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Legal Dispute Between Montana Coffee Traders and Ghost Town Goes Public


A legal issue that has quietly simmered between two Montana coffee roasting companies since May spilled into the public sphere this week, with both companies saying they’ve received negative backlash.

On Dec. 8, the owners of Bozeman-based Ghost Town Coffee Roasters – which operates three coffee bars serving locally roasted coffee — created a GoFundMe campaign in an attempt to recoup more than $23,000 in legal penalties.

Those penalties stem from a United States District Court of Montana (Butte Division) order in August, which came three months after an initial trademark infringement suit filed by attorneys representing Montana Coffee Traders, based in Whitefish.

Montana Coffee Traders — whose corporate address is registered in Texas in alignment with its sibling company, Texas Coffee Traders — accused Ghost Town of illegally using the name “Glacier” for one of its blends, alleging trademark infringement.

The company says Ghost Town representatives ignored an initial cease-and-desist letter sent in April, as well as the legal charges that followed.

The U.S. District Court granted the Montana Coffee Traders lawyers’ motion for a default judgement, and in August ordered Ghost Town to pay $20,148 in attorneys fees. Additionally, the court ordered Ghost Town to immediately discontinue the sale, distribution and marketing of coffee bearing the “Glacier” name.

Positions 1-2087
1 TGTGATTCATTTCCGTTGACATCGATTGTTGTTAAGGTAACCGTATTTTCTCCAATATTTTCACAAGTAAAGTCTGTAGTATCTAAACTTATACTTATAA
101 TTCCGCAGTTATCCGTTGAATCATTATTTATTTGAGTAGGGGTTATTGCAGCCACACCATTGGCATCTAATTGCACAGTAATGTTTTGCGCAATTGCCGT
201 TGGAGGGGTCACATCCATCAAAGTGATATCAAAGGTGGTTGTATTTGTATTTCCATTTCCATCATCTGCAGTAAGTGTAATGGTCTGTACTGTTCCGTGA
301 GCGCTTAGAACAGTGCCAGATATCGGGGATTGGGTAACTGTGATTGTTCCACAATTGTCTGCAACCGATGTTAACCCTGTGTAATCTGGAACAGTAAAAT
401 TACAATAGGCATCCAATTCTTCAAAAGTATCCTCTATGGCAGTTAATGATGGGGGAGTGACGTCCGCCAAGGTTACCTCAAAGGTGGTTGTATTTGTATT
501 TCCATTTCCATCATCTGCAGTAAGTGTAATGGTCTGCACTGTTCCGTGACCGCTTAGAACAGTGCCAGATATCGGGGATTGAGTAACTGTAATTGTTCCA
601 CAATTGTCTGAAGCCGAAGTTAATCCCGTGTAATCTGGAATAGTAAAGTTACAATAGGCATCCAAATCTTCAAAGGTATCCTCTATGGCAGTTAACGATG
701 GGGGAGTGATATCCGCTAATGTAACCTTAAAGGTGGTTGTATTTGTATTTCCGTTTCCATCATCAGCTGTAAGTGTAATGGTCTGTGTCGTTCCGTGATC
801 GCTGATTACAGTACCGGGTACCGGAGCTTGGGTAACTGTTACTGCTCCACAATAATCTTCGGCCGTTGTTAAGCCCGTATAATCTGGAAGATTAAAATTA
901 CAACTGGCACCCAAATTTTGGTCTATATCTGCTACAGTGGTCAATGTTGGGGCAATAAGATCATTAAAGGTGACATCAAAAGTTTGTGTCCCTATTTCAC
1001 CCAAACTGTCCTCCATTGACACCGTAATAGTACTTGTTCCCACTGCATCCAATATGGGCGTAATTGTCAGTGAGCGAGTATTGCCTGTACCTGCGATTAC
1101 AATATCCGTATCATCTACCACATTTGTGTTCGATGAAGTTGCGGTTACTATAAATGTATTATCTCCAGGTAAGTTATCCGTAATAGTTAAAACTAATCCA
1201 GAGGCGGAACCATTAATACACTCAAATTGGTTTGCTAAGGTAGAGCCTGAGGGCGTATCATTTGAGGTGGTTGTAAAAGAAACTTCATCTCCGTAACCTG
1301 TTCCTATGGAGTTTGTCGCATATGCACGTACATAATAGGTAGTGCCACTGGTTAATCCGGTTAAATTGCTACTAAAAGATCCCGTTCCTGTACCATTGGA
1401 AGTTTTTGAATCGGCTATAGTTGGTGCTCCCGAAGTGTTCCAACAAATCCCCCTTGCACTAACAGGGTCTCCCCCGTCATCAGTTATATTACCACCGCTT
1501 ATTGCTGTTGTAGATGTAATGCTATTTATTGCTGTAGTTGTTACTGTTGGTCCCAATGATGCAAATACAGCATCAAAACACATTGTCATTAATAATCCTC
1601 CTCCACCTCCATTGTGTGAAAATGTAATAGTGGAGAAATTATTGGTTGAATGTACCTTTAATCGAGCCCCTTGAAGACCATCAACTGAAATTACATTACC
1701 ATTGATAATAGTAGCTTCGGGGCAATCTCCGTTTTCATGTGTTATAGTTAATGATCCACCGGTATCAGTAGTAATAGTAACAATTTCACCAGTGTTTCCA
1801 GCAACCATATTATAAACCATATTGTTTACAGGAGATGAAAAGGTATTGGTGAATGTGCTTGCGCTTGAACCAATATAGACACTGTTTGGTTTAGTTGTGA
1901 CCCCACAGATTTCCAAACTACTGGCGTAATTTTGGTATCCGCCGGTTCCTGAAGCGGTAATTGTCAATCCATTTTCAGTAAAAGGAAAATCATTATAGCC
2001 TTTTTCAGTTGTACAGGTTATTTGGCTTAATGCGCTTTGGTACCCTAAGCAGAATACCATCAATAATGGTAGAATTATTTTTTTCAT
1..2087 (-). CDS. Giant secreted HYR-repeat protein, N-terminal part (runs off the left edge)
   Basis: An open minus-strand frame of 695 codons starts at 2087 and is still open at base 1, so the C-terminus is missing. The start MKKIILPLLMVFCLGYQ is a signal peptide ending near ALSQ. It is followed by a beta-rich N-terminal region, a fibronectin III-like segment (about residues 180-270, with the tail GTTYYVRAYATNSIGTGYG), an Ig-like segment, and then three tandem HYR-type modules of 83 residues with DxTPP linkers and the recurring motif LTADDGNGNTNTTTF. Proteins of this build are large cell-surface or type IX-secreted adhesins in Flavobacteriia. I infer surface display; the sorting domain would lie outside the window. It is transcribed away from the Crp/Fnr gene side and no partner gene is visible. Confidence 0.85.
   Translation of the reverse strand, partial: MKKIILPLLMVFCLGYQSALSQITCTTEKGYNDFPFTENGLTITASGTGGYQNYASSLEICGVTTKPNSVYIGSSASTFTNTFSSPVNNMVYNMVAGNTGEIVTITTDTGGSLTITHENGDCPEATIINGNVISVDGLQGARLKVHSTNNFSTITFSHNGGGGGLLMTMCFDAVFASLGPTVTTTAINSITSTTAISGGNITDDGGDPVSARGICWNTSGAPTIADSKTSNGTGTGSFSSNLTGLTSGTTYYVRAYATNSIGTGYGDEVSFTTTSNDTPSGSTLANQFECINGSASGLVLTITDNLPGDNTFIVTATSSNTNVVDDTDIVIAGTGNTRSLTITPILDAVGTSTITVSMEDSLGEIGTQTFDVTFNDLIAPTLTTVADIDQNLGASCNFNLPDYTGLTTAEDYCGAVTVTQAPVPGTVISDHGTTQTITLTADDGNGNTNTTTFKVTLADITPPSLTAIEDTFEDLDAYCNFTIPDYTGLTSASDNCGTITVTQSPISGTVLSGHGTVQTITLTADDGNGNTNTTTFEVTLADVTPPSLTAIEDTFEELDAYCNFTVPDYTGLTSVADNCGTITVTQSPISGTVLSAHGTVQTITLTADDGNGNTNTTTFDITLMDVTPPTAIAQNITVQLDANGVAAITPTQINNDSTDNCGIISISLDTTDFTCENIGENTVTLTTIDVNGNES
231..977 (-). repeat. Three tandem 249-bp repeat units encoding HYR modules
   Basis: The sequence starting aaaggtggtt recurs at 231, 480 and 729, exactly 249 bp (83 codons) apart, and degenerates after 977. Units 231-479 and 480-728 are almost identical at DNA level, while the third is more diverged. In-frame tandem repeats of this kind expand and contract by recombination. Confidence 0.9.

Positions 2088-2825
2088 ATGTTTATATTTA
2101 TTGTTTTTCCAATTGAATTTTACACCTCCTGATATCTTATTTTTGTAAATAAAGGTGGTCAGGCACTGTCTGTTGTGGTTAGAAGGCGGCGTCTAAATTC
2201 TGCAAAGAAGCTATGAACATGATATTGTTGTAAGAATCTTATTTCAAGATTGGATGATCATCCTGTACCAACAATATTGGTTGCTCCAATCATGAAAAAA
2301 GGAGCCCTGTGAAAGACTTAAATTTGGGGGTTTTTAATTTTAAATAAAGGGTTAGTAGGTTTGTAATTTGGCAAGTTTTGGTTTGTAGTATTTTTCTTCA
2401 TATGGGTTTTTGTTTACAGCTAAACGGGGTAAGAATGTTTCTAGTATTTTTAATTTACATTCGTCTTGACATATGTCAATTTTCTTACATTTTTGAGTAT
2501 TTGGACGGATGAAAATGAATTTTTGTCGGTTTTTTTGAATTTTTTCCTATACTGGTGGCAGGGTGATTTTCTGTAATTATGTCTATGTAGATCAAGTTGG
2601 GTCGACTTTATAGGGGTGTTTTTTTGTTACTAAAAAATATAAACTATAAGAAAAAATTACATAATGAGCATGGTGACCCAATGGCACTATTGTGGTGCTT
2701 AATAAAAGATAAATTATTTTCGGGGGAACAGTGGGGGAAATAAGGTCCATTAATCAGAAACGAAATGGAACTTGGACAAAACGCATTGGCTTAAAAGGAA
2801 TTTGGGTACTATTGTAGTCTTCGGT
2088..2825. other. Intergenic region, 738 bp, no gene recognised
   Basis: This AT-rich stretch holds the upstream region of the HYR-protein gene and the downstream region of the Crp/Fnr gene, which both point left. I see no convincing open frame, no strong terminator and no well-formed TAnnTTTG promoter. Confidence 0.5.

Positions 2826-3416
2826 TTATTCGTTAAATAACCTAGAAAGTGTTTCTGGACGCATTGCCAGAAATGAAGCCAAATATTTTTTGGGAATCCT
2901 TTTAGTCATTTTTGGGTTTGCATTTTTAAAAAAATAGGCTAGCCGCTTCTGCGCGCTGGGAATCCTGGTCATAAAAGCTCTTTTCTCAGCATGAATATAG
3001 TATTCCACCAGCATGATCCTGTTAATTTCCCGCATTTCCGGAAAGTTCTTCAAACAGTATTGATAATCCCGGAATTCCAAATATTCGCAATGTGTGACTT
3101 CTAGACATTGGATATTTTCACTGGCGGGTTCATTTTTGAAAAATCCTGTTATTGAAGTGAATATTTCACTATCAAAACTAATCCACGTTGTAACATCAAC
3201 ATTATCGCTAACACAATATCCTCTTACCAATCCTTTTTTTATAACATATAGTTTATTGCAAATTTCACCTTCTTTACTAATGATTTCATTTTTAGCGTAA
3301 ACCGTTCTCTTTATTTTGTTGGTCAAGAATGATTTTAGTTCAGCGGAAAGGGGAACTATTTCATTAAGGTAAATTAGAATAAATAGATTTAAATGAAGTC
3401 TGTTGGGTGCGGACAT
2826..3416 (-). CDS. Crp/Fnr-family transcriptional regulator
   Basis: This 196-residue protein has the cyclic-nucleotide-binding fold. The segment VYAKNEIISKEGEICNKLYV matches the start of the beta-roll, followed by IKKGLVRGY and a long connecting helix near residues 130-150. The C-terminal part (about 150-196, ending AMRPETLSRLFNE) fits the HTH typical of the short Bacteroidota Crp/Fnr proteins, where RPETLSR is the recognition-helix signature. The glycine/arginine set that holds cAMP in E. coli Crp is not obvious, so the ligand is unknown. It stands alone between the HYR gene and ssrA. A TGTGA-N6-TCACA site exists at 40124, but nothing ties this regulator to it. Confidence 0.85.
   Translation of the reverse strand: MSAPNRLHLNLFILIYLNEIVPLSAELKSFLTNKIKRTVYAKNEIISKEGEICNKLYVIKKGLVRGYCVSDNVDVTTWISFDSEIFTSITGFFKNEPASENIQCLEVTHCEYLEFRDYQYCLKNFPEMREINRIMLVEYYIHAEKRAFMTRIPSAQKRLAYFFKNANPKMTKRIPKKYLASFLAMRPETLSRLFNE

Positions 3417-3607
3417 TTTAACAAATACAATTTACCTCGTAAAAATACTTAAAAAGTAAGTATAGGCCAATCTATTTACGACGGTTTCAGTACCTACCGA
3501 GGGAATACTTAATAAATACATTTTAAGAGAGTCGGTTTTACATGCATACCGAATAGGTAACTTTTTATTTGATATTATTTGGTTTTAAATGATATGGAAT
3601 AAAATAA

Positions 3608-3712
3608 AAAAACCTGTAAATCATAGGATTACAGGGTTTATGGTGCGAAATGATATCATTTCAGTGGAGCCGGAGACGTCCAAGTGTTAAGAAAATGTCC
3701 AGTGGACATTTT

According to court filings approximately three months later, Montana Coffee Traders attorneys said they did not receive the payment, and they successfully motioned for a writ of execution, allowing legal authorities to collect the debt from Ghost Town and its owners.

roasted coffee

In their GoFundMe, which last week raised $27,578, the Ghost Town owners suggested they were sideswiped by the court orders, nor did they ever intend to inappropriately use the “Glacier” name.

“This past week a ruling was made without our knowledge that our business checking account be garnished for the full amount of the lawsuit, leaving us heartbroken and scrambling to replace these lost funds,” Ghost Town Owners Chad Kimm and Clarissa Englehart wrote. “The amount we are asking for is what was pulled from our account.”

In a series of Instagram posts yesterday, the Ghost Town owners said they were indeed presented with “large packets of legal documents” from Montana Coffee Traders’ attorneys, yet struggled to find timely legal representation. They also contend that personal communications to representatives of Montana Coffee Traders were ignored amidst the legal dispute.

“We put too much stock in humans being good humans and were confident we could come up with a quick resolution to this matter. Instead, we were buried with legal paperwork,” a message signed by the owners said. 

Later, the message continued, “Nothing we did in regard to this matter was done with malice, ill intent, or any notion of deliberate sabotage of their trademark or Montana Coffee Traders themselves. We simply got caught up in being busy people who run a busy business while trying to keep our fantastic crew supported and missed a key deadline to respond.”

Following Ghost Town’s GoFundMe launch, Montana Coffee Traders replied with a series of public messages conveying its side of the story, including a FAQ page on its website under the headline “RECENT TRADEMARK ISSUE.”

“False information is being spread over a business dispute with Ghost Town Coffee Roasters regarding our trademarked brand name for our Glacier blend of coffee,” the company wrote. “We want to communicate the sincere, repeated efforts we made to easily resolve this issue while being repeatedly ignored. The court was also ignored. We are disappointed this couldn’t have been handled more professionally and without a lot of drama.”

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